Objective: To evaluate the agreement among drug-drug interaction (DDI) compendia as to designation of interactions as having the greatest clinical importance ("major" DDIs).
Design: Cross-sectional, one-time evaluation.
Setting: United States in fall 2001.
Participants: Not applicable.
Interventions: Major DDIs involving prescription medications likely to be dispensed in the community and ambulatory pharmacy settings were identified as listed in four compendia that provide specific, detailed information about DDIs (Drug Interaction Facts, Drug Interactions: Analysis and Management, Evaluations of Drug Interactions, and the MicroMedex DRUG-REAX program).
Main outcome measure: Level of agreement between DDI compendia as assessed by the intraclass correlation coefficient (ICC).
Results: Overall, 406 major DDIs were listed in one or more of the four compendia. Only 9 (2.2%) of these major DDIs were listed in all four compendia; in fact, the majority of interactions were listed in only one compendium (291 DDIs, 71.7%), despite these interactions being considered of greatest clinical relevance by at least one compendium. The ICC among the compendia was -0.092, indicating low agreement on the classification of major DDIs.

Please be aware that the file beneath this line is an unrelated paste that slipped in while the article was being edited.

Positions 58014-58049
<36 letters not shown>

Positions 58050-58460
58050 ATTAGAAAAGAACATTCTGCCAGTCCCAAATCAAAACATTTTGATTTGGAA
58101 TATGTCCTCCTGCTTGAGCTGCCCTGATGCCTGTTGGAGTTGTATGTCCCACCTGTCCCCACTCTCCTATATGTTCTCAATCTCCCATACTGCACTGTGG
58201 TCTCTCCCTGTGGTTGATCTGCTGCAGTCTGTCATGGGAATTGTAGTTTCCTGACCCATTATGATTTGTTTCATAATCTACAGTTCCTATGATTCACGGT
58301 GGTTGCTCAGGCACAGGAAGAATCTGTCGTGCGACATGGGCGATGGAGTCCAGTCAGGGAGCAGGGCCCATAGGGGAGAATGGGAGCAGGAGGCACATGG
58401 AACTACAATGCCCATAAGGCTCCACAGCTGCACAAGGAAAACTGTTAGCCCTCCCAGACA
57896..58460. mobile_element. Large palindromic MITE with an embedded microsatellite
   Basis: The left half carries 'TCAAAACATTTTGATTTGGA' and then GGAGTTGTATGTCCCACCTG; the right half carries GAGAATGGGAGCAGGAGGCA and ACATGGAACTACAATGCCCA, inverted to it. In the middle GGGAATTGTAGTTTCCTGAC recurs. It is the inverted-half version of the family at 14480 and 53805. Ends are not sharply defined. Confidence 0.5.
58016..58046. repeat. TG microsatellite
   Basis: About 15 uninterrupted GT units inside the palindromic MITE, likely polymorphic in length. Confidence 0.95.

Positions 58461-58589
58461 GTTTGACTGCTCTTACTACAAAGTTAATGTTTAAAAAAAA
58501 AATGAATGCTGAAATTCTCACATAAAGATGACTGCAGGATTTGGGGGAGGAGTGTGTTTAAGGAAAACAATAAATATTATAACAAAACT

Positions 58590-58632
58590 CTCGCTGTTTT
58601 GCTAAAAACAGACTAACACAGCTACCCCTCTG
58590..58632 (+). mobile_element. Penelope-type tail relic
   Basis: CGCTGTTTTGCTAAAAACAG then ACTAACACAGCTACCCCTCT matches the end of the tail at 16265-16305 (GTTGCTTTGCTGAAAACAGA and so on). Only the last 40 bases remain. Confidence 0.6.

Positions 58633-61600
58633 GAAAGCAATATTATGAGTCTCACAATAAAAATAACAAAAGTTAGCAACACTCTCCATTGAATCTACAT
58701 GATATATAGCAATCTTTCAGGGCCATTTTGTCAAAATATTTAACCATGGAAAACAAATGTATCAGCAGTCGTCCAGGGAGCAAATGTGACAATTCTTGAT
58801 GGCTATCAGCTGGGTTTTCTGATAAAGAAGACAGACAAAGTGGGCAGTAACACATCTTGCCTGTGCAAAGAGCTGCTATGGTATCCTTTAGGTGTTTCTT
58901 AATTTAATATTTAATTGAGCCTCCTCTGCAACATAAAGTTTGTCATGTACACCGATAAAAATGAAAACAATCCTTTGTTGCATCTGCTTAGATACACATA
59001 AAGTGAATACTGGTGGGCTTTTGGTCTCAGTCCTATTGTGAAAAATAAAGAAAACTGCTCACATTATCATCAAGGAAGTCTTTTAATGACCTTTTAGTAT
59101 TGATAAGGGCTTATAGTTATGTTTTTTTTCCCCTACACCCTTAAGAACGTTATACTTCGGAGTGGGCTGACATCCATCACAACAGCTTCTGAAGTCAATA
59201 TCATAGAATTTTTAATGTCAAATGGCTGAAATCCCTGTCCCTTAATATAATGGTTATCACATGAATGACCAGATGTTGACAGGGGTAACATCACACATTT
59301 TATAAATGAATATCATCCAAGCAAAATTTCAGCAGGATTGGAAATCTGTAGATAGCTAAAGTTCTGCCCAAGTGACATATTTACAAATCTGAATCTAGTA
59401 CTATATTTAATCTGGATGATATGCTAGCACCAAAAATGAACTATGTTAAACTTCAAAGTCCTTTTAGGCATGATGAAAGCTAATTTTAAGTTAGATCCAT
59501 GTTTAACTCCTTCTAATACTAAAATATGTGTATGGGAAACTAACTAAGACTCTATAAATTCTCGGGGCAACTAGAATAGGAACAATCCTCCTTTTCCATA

Conclusion: Little agreement exists among commonly used drug interaction COMPENDIA for DDIs that were classified in fall 2001 as having the highest clinical relevance and importance. A concerted effort to identify DDIs of the highest clinical importance is needed to design effective strategies to avoid and manage them.